On May 1st, 1992, 31 years ago, I was doodling on a tablet while taking notes and drew the attached drawing. I’m not sure if I was intending that to be a note for myself right then or for future me. Either way here I am 31 years later looking at the drawing and reading the words in the dialogue bubble, “Don’t Quit.” I do feel a bit of encouragement and happy that I’m still being creative to this day.
It’s not always easy to live the “creative life” let alone a #FullTimeCreativeLife. So many times, in my life people have thrown around the phrase “real job.” They also feel the need to make sure I know THEIR definition of the word “respectable.” Just the other day, I was talking to someone about how I have worked some really terrible day jobs. I still have rough days and rough seasons of the creative life. The difference is that no matter how bad it get, it is still so much better than dredging away at a “day job”, completing tasks for nothing more than a paycheck.
I do not embrace the employee mentality of working hard in exchange for money and a couple of weeks off each year to do something I want to do. I’m not sure if I want to call my life the creative life or what I’ve heard other people say when they call it the entrepreneurs life. Mostly it’s doing something you like that gives you a different state of mind.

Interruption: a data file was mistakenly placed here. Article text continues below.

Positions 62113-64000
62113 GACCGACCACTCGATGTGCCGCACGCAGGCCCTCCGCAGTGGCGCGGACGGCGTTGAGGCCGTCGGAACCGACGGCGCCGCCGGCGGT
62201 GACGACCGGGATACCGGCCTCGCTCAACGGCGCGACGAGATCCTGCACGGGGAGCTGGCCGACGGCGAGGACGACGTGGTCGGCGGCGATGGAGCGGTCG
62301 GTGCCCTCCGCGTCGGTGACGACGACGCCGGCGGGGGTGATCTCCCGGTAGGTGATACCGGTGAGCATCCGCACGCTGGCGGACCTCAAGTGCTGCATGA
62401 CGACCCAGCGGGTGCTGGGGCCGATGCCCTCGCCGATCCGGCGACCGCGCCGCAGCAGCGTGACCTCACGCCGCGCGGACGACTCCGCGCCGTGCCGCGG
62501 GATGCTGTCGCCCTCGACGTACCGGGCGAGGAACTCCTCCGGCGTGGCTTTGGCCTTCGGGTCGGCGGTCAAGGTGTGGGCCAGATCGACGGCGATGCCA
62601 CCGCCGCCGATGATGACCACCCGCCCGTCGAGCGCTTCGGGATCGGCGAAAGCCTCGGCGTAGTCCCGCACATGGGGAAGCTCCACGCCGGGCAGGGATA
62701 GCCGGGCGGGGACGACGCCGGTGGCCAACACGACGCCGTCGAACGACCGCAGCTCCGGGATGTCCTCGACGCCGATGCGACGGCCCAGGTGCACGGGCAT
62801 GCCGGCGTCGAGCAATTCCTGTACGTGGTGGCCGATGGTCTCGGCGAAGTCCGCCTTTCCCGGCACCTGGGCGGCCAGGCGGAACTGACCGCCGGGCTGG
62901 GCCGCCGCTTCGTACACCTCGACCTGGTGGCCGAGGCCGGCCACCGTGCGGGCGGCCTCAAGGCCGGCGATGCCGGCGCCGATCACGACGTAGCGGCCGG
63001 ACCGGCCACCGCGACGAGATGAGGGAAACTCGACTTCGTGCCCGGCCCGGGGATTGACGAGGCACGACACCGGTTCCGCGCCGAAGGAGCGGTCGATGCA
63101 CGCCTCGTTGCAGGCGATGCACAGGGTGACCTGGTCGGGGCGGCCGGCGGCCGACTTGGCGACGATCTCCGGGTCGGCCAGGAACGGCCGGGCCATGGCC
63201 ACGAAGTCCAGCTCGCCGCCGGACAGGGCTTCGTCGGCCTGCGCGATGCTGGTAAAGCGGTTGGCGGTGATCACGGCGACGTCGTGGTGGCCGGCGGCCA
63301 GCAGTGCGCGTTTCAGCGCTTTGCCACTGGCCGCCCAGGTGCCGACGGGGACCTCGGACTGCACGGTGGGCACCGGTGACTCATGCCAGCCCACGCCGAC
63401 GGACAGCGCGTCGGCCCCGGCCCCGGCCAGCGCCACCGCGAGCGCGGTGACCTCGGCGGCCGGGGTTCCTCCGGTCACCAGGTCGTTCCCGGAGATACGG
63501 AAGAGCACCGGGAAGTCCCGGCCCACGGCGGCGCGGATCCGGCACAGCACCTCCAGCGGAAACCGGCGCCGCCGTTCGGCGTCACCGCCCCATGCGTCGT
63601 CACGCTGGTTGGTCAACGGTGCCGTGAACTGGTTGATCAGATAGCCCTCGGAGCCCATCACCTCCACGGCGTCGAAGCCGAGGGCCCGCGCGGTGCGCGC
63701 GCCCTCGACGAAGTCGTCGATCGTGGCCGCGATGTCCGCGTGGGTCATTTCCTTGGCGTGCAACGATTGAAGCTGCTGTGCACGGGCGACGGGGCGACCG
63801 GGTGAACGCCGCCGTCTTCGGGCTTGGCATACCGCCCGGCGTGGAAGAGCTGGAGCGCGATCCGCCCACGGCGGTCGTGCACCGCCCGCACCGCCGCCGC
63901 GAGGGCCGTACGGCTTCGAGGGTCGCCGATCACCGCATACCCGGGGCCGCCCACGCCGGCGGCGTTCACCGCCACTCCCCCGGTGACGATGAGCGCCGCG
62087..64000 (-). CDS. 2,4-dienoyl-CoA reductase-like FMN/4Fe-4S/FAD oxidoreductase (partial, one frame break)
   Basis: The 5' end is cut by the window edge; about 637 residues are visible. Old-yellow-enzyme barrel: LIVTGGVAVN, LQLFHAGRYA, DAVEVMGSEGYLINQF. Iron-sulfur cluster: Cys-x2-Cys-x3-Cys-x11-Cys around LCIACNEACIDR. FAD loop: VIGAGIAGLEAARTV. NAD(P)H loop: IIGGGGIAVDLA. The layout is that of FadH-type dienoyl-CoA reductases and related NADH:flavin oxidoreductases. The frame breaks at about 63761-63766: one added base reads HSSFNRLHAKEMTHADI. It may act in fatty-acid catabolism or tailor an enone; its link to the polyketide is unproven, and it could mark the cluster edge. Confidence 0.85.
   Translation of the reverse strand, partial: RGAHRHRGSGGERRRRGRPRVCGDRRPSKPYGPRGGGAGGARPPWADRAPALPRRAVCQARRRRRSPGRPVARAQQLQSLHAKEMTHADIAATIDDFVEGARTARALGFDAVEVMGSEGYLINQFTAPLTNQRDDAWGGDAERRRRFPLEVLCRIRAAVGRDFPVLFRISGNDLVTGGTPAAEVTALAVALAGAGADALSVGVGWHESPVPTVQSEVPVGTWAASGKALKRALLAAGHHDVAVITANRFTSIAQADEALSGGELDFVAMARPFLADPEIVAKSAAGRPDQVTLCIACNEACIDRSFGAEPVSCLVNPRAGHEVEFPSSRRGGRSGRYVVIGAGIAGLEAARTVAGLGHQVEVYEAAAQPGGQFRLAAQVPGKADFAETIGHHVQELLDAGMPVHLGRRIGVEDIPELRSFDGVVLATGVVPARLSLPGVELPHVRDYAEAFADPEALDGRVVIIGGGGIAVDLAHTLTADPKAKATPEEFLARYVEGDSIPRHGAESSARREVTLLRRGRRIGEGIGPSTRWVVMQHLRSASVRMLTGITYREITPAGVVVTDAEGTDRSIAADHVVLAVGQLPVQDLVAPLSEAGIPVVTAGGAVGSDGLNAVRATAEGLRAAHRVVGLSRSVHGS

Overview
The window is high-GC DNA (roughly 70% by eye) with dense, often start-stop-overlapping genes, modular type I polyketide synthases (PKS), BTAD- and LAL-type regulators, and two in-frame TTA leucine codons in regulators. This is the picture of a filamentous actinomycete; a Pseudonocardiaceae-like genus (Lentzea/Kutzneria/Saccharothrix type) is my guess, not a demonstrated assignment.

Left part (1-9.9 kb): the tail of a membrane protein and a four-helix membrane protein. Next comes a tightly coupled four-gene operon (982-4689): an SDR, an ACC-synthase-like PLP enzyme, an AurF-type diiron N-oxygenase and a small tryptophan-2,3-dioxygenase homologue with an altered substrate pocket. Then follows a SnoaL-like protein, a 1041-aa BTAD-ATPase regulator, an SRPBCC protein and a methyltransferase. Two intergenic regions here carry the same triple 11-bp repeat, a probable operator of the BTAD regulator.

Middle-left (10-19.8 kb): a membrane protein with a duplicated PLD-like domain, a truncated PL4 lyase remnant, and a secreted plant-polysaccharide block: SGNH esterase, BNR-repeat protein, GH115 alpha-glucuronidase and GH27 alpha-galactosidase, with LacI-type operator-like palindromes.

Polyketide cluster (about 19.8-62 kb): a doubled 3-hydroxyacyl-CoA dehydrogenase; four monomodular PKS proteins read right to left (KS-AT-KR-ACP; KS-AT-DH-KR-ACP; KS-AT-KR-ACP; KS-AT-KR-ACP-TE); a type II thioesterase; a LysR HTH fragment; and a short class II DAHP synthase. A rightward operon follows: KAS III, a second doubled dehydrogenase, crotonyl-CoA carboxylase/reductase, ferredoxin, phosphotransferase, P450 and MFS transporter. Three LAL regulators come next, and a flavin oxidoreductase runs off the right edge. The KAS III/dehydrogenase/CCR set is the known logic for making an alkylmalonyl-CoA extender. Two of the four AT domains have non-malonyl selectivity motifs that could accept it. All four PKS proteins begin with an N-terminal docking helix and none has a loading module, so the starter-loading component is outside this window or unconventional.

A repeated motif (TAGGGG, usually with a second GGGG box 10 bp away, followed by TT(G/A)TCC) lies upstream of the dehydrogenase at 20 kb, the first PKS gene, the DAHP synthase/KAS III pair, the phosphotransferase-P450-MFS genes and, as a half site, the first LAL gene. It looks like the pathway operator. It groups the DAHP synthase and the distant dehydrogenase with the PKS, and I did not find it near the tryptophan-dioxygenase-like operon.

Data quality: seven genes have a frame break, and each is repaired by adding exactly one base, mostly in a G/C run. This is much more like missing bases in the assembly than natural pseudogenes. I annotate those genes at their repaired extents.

The employee state of mind is kind of a dreamer’s state of mind. Dreaming about wanting to do something and constantly uttering the phrase “I’ll do this someday.” Where as the entrepreneur’s life involves them working on something they love each day instead of working towards possibly doing that “thing” in the future.
Whatever it is called, I’m not working for the weekend or vacation. I’m working for me. I’m working for my physical and mental health. I’m working for spiritual peace each day. I am embracing the needs of my inner child while fulfilling the duties of my outer adult. I am living a chosen life with deliberate daily actions. I did not fall into this life by accident or by luck, nor did I get her by failing at something else. I chose this path after learning the hard way that the employee life was not for me.
I’m not trying to tell you what kind of life you need to live but I do want to encourage you to make sure the one you’ve chosen is best for you. If you find yourself somewhere that you don’t want to be, it’s not too late to change course. It may take a lot of work and many years but changing course is possible if you want to leave the “employee” life behind.
Find the best path for you and “Don’t Quit!”